Financial planners continue to sound the alarm. If you’re like most people, you haven’t saved enough for retirement. In fact, you may well be dangerously behind. One of the big reasons might be your mortgage. In other words, your home is costing you too much and it’s robbing your retirement.
But wait. Before you say, “Yeah, I know, my home is too expensive,” that may not be the problem. Instead, it might be how you structured your mortgage.
How Mortgages Affect Savings
When people purchase a home, most have to find a mortgage. Many won’t shop around at all – bad idea – but for those who do, it’s difficult to understand what they’re looking at.
Lenders give you a good faith estimate filled with numbers in an endless sea of columns that are confusing at best. It’s easy to gravitate to the one column you do understand: the monthly payment. Looking at these competing estimates, it’s natural to pick the winning mortgage based on the lowest monthly payment. What mortgage professionals will tell you is that this is a bad way to evaluate a loan.
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The lower your monthly payment amount, the more you’re paying to use the lender’s money. One reason: It’s likely that to achieve that lower monthly payment you’re borrowing the money over a longer period of time – and thus paying more interest. You could also pay for points to buy down your interest rate to save money over time.
Understanding the Difference
What does this have to do with your retirement? Because you’re likely paying a lot of money in interest to your mortgage company that could be going to your retirement. Here’s how the math works out.
Let’s say you were purchasing a home with a $250,000 loan and your down payment was 10% on a 30-year fixed mortgage with an interest rate of 4%. After 30 years, you will have paid $429,674 in total payments. If you did a 20-year fixed-rate mortgage with the same amount down you would have paid a bit over $300 more per month, but your total cost over 20 years would be $363,588. That’s $66,086 that you keep for retirement. If you did a 15-year loan you would have about $96,814 extra in your pocket.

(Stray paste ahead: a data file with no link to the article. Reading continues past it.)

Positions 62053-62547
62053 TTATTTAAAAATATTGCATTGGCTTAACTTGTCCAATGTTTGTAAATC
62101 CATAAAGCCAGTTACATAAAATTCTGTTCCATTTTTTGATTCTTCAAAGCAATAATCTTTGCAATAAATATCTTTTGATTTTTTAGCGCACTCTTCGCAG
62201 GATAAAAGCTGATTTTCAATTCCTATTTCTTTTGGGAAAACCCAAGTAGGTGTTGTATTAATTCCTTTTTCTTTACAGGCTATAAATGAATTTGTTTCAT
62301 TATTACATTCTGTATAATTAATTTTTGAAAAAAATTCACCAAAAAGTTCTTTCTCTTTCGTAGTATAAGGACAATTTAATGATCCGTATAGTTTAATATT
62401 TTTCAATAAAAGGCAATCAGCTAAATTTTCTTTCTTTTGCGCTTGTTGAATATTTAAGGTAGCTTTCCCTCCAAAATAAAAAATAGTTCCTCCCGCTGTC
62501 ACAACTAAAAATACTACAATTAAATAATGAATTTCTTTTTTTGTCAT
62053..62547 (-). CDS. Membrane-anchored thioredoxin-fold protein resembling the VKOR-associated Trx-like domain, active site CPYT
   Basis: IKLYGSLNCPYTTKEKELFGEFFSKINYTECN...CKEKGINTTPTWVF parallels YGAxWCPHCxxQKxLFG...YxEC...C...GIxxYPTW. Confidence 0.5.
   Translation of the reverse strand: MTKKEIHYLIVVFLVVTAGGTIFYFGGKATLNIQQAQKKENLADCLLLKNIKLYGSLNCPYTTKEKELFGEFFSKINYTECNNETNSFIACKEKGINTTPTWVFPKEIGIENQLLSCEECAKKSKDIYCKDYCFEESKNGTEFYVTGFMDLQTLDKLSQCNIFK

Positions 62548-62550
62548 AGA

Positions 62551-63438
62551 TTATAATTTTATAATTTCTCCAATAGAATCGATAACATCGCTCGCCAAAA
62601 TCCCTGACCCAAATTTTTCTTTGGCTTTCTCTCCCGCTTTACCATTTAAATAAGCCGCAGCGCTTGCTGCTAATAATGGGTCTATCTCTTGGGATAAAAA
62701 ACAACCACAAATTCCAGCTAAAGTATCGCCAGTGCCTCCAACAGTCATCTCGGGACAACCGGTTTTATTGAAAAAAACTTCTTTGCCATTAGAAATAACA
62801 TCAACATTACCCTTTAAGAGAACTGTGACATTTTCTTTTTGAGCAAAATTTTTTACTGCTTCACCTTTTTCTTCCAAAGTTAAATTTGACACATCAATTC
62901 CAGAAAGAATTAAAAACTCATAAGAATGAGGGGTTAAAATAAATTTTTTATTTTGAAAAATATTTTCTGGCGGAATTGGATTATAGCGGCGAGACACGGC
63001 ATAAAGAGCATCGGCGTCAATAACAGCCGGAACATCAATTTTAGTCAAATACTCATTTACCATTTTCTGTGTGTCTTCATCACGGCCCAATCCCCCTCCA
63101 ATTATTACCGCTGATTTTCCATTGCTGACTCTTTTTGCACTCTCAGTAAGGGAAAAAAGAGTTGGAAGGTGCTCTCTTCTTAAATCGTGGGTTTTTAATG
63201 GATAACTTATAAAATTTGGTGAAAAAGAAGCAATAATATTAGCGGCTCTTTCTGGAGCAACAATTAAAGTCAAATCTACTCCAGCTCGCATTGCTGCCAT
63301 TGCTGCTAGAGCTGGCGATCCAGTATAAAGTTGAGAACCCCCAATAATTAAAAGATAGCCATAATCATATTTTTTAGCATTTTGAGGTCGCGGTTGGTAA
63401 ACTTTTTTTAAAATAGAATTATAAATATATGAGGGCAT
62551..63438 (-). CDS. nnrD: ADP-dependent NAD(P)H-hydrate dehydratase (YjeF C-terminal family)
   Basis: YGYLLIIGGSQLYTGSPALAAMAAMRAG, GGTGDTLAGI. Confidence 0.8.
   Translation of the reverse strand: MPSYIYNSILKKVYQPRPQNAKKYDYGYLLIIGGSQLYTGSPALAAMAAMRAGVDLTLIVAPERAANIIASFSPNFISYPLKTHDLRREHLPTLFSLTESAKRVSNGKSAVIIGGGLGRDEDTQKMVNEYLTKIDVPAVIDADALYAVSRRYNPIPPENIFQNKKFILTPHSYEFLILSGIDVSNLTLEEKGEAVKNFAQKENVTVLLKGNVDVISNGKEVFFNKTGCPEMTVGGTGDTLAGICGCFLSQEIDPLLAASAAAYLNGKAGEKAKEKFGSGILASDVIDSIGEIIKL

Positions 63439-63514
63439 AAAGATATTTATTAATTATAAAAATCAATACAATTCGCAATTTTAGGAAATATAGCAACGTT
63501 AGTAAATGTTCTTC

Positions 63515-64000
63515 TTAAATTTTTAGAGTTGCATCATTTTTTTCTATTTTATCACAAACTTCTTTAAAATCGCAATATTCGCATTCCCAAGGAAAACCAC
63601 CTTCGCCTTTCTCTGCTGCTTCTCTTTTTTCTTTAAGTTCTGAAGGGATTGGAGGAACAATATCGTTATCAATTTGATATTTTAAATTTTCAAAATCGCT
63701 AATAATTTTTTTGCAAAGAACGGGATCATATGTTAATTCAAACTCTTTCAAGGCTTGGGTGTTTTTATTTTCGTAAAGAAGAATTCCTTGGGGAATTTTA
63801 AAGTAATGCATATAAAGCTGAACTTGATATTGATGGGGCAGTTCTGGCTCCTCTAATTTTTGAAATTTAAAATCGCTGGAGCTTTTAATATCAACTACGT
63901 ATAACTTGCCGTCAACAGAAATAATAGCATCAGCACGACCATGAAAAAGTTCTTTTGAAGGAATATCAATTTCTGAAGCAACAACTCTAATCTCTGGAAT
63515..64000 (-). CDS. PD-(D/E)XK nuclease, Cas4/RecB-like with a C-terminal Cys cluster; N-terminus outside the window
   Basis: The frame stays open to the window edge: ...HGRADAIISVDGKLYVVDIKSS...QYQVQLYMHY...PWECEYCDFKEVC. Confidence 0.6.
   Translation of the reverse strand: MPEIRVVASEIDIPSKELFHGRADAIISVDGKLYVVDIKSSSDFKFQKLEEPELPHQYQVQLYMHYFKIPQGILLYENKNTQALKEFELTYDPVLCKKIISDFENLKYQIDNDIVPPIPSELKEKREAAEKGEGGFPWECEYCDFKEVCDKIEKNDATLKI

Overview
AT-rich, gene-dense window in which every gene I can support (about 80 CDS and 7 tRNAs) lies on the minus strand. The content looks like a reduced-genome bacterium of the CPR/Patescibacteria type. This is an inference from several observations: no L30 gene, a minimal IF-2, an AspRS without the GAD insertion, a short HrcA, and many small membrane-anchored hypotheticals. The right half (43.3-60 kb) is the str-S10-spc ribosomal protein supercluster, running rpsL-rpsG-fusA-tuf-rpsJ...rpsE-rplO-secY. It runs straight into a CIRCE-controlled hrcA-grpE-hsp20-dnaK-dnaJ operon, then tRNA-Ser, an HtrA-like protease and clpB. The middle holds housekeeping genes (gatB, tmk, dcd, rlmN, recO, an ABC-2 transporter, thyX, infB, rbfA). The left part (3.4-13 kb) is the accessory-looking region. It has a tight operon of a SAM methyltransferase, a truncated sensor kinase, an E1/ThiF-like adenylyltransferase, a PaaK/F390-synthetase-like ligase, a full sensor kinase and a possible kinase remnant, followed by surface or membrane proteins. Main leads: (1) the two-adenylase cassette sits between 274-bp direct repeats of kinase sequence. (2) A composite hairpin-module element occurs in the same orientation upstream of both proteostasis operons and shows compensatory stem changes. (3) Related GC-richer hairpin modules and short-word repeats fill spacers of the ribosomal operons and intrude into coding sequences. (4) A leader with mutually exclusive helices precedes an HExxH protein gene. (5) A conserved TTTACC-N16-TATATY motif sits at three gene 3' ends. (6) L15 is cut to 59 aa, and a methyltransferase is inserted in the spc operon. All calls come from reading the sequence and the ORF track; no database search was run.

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How much that money could appreciate in value over time is subject to many variables. But if that $66,086 gained 5% each year for 10 years, you would have more than $107,000 extra for retirement.
And don’t forget that you’re building equity in your home faster with a shorter term loan. Assuming your home rises in value, you will get the equity back when you sell your house.
The Bottom Line
Of course, the example above is overly simplified – and with a 10% down payment, you’ll also have to pay for private mortgage insurance (PMI). But while the components of your mortgage, retirement strategy and future market conditions are variables that can’t be generalized, the message is clear: If you have the ability to cover a higher mortgage payment, it will put more money in your pocket later on. That’s money you can invest into your IRA, 401(k) or other tax-advantaged retirement account, 529 plan or non-tax advantaged brokerage account.
A lower mortgage payment doesn’t save you money. Unlike other purchases, paying less doesn’t mean you got a better deal. In most cases, if you pay less per month it means that your mortgage has a longer term and you’re paying more in the end because of all the interest you’ll fork over.
There’s usually no penalty for paying off your mortgage early and if you double up your payments, that’s less interest you’re paying over time. Additionally once you reach 20% equity in your home, you no longer have to pay PMI – a roughly $60 per month saving in our examples above. Other sources say PMI could exceed $90/month for loans of this size.
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